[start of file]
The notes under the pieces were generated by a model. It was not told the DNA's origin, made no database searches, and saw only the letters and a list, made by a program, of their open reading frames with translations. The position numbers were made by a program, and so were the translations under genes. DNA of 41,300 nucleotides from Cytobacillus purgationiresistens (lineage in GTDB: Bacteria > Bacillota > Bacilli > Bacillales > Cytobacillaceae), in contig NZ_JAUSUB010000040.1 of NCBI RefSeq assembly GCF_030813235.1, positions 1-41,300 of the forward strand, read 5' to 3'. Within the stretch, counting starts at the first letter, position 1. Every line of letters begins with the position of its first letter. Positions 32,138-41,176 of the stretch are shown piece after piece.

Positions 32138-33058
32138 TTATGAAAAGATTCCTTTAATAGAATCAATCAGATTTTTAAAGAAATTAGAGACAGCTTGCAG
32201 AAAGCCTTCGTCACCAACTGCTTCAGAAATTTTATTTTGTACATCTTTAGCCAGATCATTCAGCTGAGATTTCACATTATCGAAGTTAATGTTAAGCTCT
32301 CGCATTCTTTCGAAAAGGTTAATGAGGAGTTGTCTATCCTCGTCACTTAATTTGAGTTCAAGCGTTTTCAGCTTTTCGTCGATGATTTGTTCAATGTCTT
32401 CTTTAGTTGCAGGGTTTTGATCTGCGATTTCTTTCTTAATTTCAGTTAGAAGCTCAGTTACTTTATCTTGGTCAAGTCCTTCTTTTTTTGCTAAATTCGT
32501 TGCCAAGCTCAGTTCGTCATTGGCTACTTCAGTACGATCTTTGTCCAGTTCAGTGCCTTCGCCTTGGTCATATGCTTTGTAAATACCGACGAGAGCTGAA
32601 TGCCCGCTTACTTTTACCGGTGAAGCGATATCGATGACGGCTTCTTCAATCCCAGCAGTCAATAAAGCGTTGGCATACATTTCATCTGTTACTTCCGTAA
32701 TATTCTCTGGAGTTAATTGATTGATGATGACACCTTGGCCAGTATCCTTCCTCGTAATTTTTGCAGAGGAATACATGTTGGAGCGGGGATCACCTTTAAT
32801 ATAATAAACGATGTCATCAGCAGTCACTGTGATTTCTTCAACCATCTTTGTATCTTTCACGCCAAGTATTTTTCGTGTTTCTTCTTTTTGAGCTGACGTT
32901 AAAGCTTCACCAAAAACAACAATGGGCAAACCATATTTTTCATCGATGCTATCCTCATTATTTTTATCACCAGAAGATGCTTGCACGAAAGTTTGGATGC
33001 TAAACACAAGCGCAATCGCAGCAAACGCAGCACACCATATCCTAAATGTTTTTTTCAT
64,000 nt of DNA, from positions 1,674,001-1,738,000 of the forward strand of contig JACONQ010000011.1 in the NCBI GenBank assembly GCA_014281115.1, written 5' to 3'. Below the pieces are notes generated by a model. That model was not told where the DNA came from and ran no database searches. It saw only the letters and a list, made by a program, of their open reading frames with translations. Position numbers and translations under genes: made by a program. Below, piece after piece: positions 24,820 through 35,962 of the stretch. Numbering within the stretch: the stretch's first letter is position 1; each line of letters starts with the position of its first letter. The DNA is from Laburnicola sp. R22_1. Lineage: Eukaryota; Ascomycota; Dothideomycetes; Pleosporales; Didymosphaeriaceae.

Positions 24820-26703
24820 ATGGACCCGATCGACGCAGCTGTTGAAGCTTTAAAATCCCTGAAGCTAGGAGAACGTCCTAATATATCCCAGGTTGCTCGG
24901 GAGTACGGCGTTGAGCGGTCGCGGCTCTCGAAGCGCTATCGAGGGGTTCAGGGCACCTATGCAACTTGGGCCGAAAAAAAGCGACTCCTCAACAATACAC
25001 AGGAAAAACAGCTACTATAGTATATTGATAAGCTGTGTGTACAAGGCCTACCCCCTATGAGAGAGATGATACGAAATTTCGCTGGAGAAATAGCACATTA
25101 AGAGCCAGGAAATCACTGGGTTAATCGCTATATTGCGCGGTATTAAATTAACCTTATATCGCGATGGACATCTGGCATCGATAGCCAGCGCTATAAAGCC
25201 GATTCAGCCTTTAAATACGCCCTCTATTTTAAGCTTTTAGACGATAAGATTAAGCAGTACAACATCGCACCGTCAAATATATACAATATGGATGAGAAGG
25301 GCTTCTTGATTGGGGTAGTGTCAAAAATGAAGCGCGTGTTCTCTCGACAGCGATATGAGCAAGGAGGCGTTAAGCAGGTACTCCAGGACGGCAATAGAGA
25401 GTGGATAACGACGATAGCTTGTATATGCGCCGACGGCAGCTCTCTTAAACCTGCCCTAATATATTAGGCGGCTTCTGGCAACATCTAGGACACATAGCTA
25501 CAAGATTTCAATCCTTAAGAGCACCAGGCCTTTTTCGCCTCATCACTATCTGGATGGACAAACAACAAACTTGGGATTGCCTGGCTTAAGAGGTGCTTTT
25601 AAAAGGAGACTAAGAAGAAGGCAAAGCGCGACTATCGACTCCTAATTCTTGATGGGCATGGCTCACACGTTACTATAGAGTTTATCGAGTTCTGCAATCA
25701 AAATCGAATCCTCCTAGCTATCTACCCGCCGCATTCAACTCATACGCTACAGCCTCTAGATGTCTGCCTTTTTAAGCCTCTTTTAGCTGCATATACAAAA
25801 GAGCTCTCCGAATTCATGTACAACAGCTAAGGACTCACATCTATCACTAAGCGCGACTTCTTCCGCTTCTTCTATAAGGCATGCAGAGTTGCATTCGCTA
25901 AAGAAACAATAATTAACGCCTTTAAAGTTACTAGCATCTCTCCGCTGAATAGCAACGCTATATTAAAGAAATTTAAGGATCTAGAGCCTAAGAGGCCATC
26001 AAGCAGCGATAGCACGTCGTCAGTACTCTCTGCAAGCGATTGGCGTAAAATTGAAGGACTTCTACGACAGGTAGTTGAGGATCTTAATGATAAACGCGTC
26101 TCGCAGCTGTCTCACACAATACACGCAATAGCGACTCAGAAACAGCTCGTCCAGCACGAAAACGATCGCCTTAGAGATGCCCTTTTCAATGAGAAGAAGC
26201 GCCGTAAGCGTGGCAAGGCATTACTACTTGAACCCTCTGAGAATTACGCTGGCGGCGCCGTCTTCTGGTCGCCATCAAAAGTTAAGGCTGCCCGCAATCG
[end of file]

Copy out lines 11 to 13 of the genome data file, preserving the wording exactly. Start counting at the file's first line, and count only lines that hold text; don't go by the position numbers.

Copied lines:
32901 AAAGCTTCACCAAAAACAACAATGGGCAAACCATATTTTTCATCGATGCTATCCTCATTATTTTTATCACCAGAAGATGCTTGCACGAAAGTTTGGATGC
33001 TAAACACAAGCGCAATCGCAGCAAACGCAGCACACCATATCCTAAATGTTTTTTTCAT
64,000 nt of DNA, from positions 1,674,001-1,738,000 of the forward strand of contig JACONQ010000011.1 in the NCBI GenBank assembly GCA_014281115.1, written 5' to 3'. Below the pieces are notes generated by a model. That model was not told where the DNA came from and ran no database searches. It saw only the letters and a list, made by a program, of their open reading frames with translations. Position numbers and translations under genes: made by a program. Below, piece after piece: positions 24,820 through 35,962 of the stretch. Numbering within the stretch: the stretch's first letter is position 1; each line of letters starts with the position of its first letter. The DNA is from Laburnicola sp. R22_1. Lineage: Eukaryota; Ascomycota; Dothideomycetes; Pleosporales; Didymosphaeriaceae.